data Float = F# Float#
data Double = D# Double#
data Integer = S# Int# -- small integers
| J# Int# ByteArray# -- large integers
module GHC -- all primops and primitive types.
</ProgramListing>
</Para>
</Sect2>
</Sect1>
<Sect1 id="ghc-libs-ghc">
......@@ -337,9 +264,6 @@ allocation during sequences of operations.
<IndexTerm><Primary>numeric types, primitive</Primary></IndexTerm>
<IndexTerm><Primary>integer types, primitive</Primary></IndexTerm>
<IndexTerm><Primary>floating point types, primitive</Primary></IndexTerm>
</Para>
<Para>
There are the following obvious primitive types:
</Para>
......@@ -989,16 +913,12 @@ realWorld# :: State# RealWorld
</Sect2>
<Sect2>
<Sect2 id="sect-mutable">
<Title>Mutable arrays</Title>
<Para>
<Anchor id="sect-mutable">
<IndexTerm><Primary>mutable arrays</Primary></IndexTerm>
<IndexTerm><Primary>arrays, mutable</Primary></IndexTerm>
</Para>
<Para>
Corresponding to <Literal>Array&num;</Literal> and <Literal>ByteArray&num;</Literal>, we have the types of
mutable versions of each. In each case, the representation is a
pointer to a suitable block of (mutable) heap-allocated storage.
......@@ -1152,119 +1072,6 @@ unsafeFreezeByteArray# :: MutableByteArray# s -&#62; State# s -&#62; (# State# s
</Sect2>
<Sect2>
<Title>Stable pointers</Title>
<Para>
<IndexTerm><Primary>stable pointers</Primary></IndexTerm>
<IndexTerm><Primary>pointers, stable</Primary></IndexTerm>
</Para>
<Para>
A stable pointer is a name for a Haskell object which can be passed to
the external world. It is ``stable'' in the sense that the name does
not change when the Haskell garbage collector runs&mdash;in contrast to
the address of the object which may well change.
</Para>
<Para>
The stable pointer type is parameterised by the type of the thing
which is named.
</Para>
<Para>
<ProgramListing>
type StablePtr# a
</ProgramListing>
<IndexTerm><Primary><literal>StablePtr&num;</literal></Primary></IndexTerm>
</Para>
<Para>
A stable pointer is represented by an index into the (static)
<Literal>StablePointerTable</Literal>. The Haskell garbage collector treats the
<Literal>StablePointerTable</Literal> as a source of roots for GC.
</Para>
<Para>
The <Function>makeStablePointer</Function> function converts a value into a stable
pointer. It is part of the <Literal>IO</Literal> monad, because we want to be sure
we don't allocate one twice by accident, and then only free one of the
copies.
</Para>
<Para>
<ProgramListing>
makeStablePointer# :: a -&#62; State# RealWorld -&#62; (# State# RealWord, StablePtr# a #)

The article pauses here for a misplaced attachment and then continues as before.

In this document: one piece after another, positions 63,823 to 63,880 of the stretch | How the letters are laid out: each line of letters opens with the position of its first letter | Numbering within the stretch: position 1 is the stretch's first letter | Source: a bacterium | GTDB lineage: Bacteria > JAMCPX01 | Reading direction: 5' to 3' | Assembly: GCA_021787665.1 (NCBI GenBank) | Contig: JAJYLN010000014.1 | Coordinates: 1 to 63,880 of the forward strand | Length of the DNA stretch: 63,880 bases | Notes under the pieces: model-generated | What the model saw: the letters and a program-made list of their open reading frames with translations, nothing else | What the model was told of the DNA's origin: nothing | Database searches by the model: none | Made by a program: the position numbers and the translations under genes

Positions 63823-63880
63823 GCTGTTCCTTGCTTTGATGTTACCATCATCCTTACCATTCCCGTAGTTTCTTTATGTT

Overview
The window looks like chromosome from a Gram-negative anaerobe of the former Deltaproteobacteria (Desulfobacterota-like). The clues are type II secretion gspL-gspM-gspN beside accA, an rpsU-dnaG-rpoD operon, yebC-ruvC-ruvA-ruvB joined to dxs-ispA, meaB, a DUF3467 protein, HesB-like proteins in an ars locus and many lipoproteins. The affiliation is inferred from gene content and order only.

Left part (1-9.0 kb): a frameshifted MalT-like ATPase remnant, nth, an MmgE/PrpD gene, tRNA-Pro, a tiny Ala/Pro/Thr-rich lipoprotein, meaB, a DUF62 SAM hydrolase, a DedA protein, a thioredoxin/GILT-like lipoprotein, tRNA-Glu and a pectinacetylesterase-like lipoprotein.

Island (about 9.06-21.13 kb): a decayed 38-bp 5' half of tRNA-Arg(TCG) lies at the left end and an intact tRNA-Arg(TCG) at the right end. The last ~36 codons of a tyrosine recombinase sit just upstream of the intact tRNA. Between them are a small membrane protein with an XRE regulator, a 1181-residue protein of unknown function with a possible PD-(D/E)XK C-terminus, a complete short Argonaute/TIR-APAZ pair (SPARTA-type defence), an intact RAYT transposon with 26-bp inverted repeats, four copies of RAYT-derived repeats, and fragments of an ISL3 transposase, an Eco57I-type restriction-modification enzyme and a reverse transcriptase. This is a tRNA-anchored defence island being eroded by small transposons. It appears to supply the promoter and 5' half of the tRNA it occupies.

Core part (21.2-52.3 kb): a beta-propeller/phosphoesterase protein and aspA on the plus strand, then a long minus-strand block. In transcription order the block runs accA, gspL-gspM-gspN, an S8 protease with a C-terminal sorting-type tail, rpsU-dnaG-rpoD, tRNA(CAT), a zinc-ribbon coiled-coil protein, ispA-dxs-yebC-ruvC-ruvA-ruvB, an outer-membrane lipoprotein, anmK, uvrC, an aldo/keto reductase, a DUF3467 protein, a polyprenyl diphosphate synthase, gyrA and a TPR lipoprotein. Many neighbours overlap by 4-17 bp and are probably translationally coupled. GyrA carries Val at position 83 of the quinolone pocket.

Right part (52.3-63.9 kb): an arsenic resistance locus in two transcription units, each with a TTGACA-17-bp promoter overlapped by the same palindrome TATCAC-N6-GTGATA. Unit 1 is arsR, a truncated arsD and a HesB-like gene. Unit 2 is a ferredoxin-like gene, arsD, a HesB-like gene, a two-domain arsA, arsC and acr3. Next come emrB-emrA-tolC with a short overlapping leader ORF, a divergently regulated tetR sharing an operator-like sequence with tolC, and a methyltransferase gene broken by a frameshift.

freeStablePointer# :: StablePtr# a -&#62; State# RealWorld -&#62; State# RealWorld
deRefStablePointer# :: StablePtr# a -&#62; State# RealWorld -&#62; (# State# RealWorld, a #)
</ProgramListing>
<IndexTerm><Primary><literal>makeStablePointer&num;</literal></Primary></IndexTerm>
<IndexTerm><Primary><literal>freeStablePointer&num;</literal></Primary></IndexTerm>
<IndexTerm><Primary><literal>deRefStablePointer&num;</literal></Primary></IndexTerm>
</Para>
<Para>
There is also a C procedure <Function>FreeStablePtr</Function> which frees a stable pointer.
</Para>
</Sect2>
<Sect2>
<Title>Foreign objects</Title>
<Para>
<IndexTerm><Primary>Foreign objects</Primary></IndexTerm>
</Para>
<Para>
A <Literal>ForeignObj&num;</Literal> is a reference to an object outside the Haskell world
(i.e., from the C world, or a reference to an object on another
machine completely.), where the Haskell world has been told ``Let me
know when you're finished with this&hellip;''.
</Para>
<Para>
<ProgramListing>
type ForeignObj#
</ProgramListing>
<IndexTerm><Primary><literal>ForeignObj&num;</literal></Primary></IndexTerm>
</Para>
<Para>
GHC provides two primitives on <Literal>ForeignObj&num;</Literal>:
</Para>
<Para>
<ProgramListing>
makeForeignObj#
:: Addr# -- foreign reference
-&#62; Addr# -- pointer to finalisation routine
-&#62; (# State# RealWorld, ForeignObj# )
writeForeignObj
:: ForeignObj# -- foreign object
-&#62; Addr# -- datum
-&#62; State# RealWorld
-&#62; State# RealWorld
</ProgramListing>
<IndexTerm><Primary><literal>makeForeignObj&num;</literal></Primary></IndexTerm>
<IndexTerm><Primary><literal>writeForeignObj&num;</literal></Primary></IndexTerm>
</Para>
<Para>
The module <Literal>Foreign</Literal> (see library documentation) provides a more
programmer-friendly interface to foreign objects.
</Para>
</Sect2>
<Sect2>
<Title>Synchronizing variables (M-vars)</Title>
......@@ -1299,7 +1106,4 @@ putMVar# :: SynchVar# s elt -&#62; State# s -&#62; State# s
</Sect1>
&posix
&libmisc
</Chapter>
This diff is collapsed.
......@@ -11,13 +11,9 @@
<!ENTITY glaexts SYSTEM "glasgow_exts.sgml" >
<!ENTITY parallel SYSTEM "parallel.sgml" >
<!ENTITY vs-hs SYSTEM "vs_haskell.sgml" >
<!ENTITY libs SYSTEM "libraries.sgml" >
<!ENTITY posix SYSTEM "posix.sgml" >
<!ENTITY libmisc SYSTEM "libmisc.sgml" >
<!ENTITY wrong SYSTEM "gone_wrong.sgml" >
<!ENTITY libraries SYSTEM "libraries.sgml" >
<!ENTITY utils SYSTEM "utils.sgml" >
<!ENTITY mutablearray SYSTEM "MutableArray.sgml">
<!ENTITY bytearray SYSTEM "ByteArray.sgml">
<!ENTITY win32-dll SYSTEM "win32-dlls.sgml">
]>
<Book>
......@@ -36,8 +32,8 @@
&prof
&sooner
&lang
&libs
&wrong
&libraries
&utils
&win32-dll
......
Markdown is supported
0% or .